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Architecture and Culture: Five Characteristics of the Culture (Research Paper Sample)


To showcase the relationship between architecture and culture

Course: Architecture and Culture
Architecture is frequently considered and thus explained as a depiction of the cultural values, ways of life and activities of a given society (Rapaport, 2001). In the 19th-century architecture depicted a form of material culture. Certain historical views are presented from the studies of industrial and architectural historians, cultural crusaders and geographers.
Culture and Architecture
As a matter of fact, architecture is a demonstration of the cultural environment in places where it is used and utilized. Architecture being in the form of buildings, spaces and other structures may act as a type of cultural symbol which can be read, same to the way one might get information from the books and other sources of information available describing the social class and the kind of life its inhabitants lived. Buildings and other architectural structures are considered as the indicators of social structure. A number of anthropologists allude that architecture is meant to describe the way a given society leads its life. And therefore, architecture encompasses a lot more than just the essential necessities of a given society, thereby responding to a much more complex structure/system (Rapoport, 2001).
There are five characteristics of culture that are described as most certain to control the architectural buildings and other structures. They include a depiction of the ways in which fundamental needs are satisfied, the family hierarchy and structure, the diverse responsibilities of women in the society, approaches to privacy, and the social relations.
To begin with, the essential requirements of a given society can be somewhat diverse based upon the culture (Rapoport, 2001). For instance, a given culture may be more privileged in terms of material wealth and comforts. In which such situation their essential wants may comprise aspects about the comfort rank of heating that a building experiences. This may seem an insignificant side of a society that can differ widely and may lead to significantly different form of buildings.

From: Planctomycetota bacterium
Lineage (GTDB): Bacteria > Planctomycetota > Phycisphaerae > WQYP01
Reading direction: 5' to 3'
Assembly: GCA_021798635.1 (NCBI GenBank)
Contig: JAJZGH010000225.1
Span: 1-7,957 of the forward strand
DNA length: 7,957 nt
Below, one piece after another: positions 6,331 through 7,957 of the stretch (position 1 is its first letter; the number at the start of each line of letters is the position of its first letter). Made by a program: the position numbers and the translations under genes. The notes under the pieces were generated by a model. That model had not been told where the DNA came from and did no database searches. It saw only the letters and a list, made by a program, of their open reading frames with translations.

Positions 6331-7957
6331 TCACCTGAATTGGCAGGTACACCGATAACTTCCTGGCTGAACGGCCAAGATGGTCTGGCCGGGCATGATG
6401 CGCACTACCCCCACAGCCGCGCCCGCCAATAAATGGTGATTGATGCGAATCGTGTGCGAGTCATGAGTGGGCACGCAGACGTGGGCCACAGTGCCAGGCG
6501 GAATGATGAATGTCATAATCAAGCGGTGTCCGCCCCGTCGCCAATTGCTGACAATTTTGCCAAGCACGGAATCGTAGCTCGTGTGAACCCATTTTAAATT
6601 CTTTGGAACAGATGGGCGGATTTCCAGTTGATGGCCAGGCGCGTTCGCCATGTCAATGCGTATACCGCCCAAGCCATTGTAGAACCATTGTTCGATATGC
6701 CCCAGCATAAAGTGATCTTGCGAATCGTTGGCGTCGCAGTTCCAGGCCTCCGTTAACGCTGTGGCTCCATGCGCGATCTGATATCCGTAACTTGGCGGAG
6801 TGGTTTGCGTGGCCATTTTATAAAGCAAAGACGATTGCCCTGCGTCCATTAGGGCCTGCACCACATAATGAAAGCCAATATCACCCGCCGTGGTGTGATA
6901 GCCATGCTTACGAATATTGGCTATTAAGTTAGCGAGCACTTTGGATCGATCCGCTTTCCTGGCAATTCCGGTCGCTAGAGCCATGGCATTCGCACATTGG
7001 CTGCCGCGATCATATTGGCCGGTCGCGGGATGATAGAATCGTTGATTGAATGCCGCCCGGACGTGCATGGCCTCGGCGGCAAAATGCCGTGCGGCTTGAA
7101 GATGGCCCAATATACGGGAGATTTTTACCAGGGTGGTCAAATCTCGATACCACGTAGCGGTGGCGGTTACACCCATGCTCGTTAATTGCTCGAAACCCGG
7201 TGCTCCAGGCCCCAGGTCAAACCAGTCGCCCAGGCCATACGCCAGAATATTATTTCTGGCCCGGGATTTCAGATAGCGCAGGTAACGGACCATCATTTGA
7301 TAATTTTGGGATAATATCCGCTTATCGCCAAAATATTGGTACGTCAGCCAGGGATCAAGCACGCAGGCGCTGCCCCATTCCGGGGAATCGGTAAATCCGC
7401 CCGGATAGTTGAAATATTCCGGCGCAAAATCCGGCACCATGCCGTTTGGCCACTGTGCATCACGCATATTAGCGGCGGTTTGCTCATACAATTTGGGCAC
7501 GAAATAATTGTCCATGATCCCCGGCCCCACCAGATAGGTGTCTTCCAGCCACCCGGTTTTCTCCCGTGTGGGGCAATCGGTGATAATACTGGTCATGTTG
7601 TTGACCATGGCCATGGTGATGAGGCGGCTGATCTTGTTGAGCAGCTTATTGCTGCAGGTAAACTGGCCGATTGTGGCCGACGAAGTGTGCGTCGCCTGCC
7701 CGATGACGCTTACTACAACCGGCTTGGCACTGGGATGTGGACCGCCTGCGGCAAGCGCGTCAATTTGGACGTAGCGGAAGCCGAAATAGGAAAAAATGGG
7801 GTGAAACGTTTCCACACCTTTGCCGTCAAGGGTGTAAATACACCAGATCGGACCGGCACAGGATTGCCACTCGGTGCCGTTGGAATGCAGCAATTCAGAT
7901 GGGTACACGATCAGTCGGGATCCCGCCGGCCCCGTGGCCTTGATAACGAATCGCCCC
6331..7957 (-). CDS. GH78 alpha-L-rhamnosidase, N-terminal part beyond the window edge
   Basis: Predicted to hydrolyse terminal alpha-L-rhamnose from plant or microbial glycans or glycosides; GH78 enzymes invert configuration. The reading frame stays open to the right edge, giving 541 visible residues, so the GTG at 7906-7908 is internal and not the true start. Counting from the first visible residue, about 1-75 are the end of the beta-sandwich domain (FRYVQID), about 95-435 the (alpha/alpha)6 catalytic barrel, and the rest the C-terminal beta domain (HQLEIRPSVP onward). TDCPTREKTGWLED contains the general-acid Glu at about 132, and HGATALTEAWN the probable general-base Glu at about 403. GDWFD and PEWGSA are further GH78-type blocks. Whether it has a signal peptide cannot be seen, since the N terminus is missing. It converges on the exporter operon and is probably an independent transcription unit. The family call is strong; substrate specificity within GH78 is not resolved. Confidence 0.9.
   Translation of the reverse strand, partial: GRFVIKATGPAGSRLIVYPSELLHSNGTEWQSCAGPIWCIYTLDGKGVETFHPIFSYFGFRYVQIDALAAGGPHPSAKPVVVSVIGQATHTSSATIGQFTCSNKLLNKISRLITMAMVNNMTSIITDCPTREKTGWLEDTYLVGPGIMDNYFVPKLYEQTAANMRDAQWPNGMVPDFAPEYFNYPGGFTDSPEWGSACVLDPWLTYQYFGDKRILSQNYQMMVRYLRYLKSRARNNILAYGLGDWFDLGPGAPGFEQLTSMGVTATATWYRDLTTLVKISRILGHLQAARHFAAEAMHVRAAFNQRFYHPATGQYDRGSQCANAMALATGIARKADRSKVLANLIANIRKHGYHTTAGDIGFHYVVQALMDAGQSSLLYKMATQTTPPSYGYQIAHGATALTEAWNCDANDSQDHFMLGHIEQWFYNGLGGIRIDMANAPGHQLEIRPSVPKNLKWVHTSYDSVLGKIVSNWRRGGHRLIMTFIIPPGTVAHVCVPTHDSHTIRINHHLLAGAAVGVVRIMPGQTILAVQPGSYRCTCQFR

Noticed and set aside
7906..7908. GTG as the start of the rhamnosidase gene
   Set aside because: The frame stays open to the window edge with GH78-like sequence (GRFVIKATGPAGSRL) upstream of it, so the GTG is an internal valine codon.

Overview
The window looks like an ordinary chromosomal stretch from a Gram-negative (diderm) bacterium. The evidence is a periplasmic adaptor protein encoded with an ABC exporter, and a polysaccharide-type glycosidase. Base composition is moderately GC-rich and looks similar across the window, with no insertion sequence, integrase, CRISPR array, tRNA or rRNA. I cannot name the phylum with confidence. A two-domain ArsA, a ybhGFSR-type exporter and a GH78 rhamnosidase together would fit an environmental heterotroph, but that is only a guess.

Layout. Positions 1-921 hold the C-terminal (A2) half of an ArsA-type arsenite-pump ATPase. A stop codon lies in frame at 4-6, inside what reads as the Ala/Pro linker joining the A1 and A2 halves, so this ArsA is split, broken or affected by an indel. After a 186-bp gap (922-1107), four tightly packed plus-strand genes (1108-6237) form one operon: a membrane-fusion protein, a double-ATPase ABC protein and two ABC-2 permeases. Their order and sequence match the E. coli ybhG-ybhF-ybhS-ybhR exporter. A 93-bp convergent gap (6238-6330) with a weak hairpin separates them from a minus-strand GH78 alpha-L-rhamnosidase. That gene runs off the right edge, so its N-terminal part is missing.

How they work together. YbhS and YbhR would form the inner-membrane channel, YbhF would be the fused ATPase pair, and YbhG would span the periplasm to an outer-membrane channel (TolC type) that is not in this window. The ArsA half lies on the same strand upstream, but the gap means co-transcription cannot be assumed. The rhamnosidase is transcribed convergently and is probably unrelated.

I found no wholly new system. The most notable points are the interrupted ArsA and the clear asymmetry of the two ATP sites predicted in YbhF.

A couple of cases have been used by Rapoport emphasizing on the effects of family ladder and the role it plays on the forms of architectural. Linked to the family hierarchy issue is the role of women in culture, and the consequential influence to the formation of different forms of architecture. For example, in traditional society in Japan, the kitchen is considered one of the limited areas of a residential building that is considered the woman's territory. Therefore, the kitchen is designed specifically for her utilization in terms of the available space and how the kitchen equipment is arranged. In this case therefore, the kitchen as an architecture aspect is a cultural item in terms of human considerations, besides other functional needs, are considered as an important influence of culture on architecture. In addition to this, in most African societies, their cultures dictated some level of architectural designs. A case in point is the placement of boys’ houses near the gate. Boys were considered the protectors of the household and its properties. Therefore, their location at the gate was informed as they were supposed to detect any trespassers in their homestead and act against them.
Privacy in most societies was key and therefore, had a considerable influence on the architectural buildings and other structures. Extents of privacy in a society could influence a certain type of architectural structures. Opinions concerning personal importance, boundaries, and sexual relations all impacted on the type of the building structures (Rapoport, 2001). A perfect instance of this was the society's attitudes in relation to being naked. A number of cultures had no problem with this and therefore their architecture tended to be somewhat open to the public. On the other hand, other cultures that had more reserved and subjective attitudes seemed to be somewhat closed.
Last but not least, a culture's way of relating socially could determine the design and the architectural look of the structures involved (Rapaport, 2001). For instance, a church is not only considered to have a religious role but also a place where people from a giv...
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